All week Londoners have been enjoying an unusual spell of sunny weather. Could this be the explanation why low-cut blouses and scanty dresses dominate feminine fashion? Not since he walked the beach of Nice at age 17, a peak experience of his late boyhood, has Mr. Henry seen so very much of so very many bosoms.
Like great white naval vessels riding the high seas, bouncing breasts command the London concourse. Rule Britannia!
In every cafe, pub, and restaurant he visited this week, the waitress chose her outfit for a stage audition. Mistress Quickly, a tavern wench, or the village strumpet are juicy parts, to be sure, confident to bring advancement. These actresses really can fill the role.
Lately when Mr. Henry thinks of scones with clotted cream, visions of Devonshire dairy maids pop up. The word “pudding” now animates Mr. Henry’s imagination towards sweets not available on the menu.
Bottoms are nearly as uncovered as tops. Rare English sunshine illuminates scanty pants beneath gauzy skirts. It’s a little bit much, really. Or rather, it’s a little bit too little.
Mr. Henry likes the female form. He adores the female form. The unengaged parts of his brain think of little else but the female form. In his considered opinion, there is nothing like a dame. But he finds himself distracted by seeing so much female nakedness in this traditionally prudish country. Bombarded by pale-skinned and dark-skinned beauties, how can he be expected to absorb the subtleties of English Gothic architecture? Concentration flags. Mental acuity goes mushy. His train of thought follows the wrong signal switch and then he wonders why he bothered to trudge all this way just to abuse his feet on medieval paving stones.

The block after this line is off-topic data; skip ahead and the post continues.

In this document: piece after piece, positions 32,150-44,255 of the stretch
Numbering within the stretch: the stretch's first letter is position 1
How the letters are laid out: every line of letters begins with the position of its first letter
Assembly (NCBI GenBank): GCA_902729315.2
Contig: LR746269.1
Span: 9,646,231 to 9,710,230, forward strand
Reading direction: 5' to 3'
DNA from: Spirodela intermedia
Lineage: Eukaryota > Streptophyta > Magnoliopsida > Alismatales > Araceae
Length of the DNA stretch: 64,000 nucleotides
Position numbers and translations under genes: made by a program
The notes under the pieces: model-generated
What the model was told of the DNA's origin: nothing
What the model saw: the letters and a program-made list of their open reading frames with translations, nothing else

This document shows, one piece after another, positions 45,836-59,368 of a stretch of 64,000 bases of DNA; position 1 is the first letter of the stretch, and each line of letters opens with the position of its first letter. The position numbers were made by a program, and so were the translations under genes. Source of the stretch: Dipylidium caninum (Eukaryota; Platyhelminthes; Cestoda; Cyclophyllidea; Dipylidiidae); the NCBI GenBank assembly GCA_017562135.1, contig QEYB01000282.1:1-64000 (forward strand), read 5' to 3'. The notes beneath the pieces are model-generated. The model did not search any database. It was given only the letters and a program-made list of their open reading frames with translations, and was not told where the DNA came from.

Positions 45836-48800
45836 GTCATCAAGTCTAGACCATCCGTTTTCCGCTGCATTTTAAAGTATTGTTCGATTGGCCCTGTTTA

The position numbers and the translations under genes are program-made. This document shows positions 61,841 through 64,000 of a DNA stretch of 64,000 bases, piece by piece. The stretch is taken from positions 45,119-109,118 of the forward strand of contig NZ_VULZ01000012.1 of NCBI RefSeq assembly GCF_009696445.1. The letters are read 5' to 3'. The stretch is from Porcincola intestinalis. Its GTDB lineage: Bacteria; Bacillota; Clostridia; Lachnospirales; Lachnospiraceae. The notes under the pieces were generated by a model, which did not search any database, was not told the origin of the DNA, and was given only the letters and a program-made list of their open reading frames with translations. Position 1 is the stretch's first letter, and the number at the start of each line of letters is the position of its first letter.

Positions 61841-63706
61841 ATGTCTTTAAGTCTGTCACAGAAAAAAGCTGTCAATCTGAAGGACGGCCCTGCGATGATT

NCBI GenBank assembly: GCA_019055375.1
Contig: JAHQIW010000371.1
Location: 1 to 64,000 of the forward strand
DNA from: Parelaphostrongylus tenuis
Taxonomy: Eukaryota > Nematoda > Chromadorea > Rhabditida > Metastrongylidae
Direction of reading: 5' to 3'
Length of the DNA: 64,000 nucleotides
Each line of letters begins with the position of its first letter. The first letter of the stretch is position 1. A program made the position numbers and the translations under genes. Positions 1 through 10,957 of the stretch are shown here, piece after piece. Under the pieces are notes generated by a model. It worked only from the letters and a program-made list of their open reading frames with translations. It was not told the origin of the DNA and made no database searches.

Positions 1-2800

When a man is tired of London breasts, is he tired of life?
Seeking revival in traditional pub foods – bangers and mash, fish and chips, shepherd’s pie, ploughman’s lunch – time and again Mr. Henry found the menu listing duck breast salad or felafel instead. The English pub has gone gastro.
On nearly every menu now there is a vegetarian selection indicated by (v). This represents a genuine revolution in English cooking. Results are mixed, but in two cases so far the felafel has been first-rate – freshly prepared, brightly seasoned, and crisply fried. Salads have been excellent.
The steak and ale pie Mr. Henry snagged at the Wellington on The Strand lived up to tradition. Judging by the crust’s sturdy exterior and soggy interior, it could have been made in the 18th century. It was timelessness itself.
The week’s most exciting taste without doubt were the Alphonso mangoes from India, pale orange with the creamiest, most aromatic flesh, available for only a few weeks each year. Mr. Henry bought them at the Saturday farmer’s market on Portobello Road. They are the food of Shangri-La.